Will Google Enter The DAM Solutions Market?

As reported on the Google Blog, Google have introduced some changes to their image search facility such as larger thumbnails and search by colour, similar images and general user interface enhancements:

There’s even more sophisticated computer vision technology powering our “Similar images” tool. For example, did you know there are nine subspecies of leopards, each with a distinct pattern of spots? Google Images can recognize the difference, returning just leopards of a particular subspecies. It can tell you the name of the subspecies in a particular image—even if that image isn’t labeled—because other similar leopard images on the web are labeled with that subspecies’s name.” [Read More]

Although the updates are interesting enough, they are still limited by comparrison with a fully featured DAM system.  Presumably the images update will also some day make it into Google’s enterprise search appliances also.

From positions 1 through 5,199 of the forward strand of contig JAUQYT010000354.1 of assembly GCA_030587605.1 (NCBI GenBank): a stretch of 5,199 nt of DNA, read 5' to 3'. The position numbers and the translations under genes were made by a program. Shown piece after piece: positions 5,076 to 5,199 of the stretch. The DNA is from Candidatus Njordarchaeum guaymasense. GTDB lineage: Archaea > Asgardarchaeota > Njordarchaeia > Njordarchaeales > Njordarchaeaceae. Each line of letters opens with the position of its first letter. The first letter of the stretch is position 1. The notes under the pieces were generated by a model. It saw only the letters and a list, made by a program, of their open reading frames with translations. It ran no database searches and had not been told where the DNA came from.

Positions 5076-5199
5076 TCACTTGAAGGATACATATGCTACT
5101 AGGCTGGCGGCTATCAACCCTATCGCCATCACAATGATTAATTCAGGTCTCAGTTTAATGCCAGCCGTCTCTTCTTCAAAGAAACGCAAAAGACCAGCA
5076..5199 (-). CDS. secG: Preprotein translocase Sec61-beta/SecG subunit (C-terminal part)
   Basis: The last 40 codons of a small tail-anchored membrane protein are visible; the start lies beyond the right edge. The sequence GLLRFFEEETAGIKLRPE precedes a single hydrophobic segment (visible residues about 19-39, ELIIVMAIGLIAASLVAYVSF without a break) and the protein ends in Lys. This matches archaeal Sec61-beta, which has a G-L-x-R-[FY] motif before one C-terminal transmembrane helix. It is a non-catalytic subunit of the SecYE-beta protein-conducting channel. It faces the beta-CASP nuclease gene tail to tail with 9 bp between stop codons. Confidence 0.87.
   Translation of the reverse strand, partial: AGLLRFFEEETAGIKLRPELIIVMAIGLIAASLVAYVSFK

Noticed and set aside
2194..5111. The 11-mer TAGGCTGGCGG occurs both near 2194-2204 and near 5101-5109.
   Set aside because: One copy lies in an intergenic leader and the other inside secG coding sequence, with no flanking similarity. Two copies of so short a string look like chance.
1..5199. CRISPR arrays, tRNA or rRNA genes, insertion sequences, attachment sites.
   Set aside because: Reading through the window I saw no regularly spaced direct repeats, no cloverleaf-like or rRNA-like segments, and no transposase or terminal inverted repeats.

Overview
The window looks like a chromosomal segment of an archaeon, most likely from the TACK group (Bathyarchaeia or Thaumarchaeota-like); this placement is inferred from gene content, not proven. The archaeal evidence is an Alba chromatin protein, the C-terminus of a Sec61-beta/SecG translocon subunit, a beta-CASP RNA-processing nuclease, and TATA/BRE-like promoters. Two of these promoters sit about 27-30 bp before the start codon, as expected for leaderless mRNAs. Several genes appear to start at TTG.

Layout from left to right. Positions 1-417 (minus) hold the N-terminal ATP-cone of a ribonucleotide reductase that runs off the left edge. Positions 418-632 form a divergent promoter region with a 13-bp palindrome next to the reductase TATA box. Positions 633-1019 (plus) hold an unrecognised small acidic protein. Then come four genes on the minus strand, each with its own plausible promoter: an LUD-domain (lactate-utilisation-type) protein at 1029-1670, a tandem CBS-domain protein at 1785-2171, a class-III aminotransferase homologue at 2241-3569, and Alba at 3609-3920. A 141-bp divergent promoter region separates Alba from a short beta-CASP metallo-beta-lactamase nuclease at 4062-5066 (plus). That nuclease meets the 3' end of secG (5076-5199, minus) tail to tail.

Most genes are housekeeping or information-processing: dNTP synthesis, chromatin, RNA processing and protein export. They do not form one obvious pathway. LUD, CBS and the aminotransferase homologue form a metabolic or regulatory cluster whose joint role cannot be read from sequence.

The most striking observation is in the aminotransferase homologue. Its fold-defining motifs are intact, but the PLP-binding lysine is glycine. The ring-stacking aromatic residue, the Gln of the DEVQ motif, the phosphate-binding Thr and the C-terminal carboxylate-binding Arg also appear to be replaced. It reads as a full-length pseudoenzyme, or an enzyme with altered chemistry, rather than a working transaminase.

Google’s stubborn refusal to index recognised embedded metadata formats such as IPTC and XMP has probably helped to ensure they’re not a serious proposition for DAM currently.  If SharePoint continues its forays into the DAM market via Microsoft’s channel partners and VARs, however, one wonders whether Google’s open hostility towards Microsoft might convince them to compete more readily by adapting Google docs to offer DAM capabilities.

The DAM market is massively fractured with hundreds of  vendors and it seems practically inevitable that consolidation and a shrinking of the field will have to happen at some stage – if Google were to decide to offer a DAM product, it could be such a catalyst event.  Prior to introducing AdWords, Google planned to generate revenue by becoming and enterprise search vendor, this does mean they are (at heart) closer to this sector than you might first imagine.

What are your thoughts?  If you are a vendor, do you believe Google are a real threat to your business?  If you are a buyer, would you prefer a DAM solution from a larger player like Google or do you believe they will lack the specialist expertise required?

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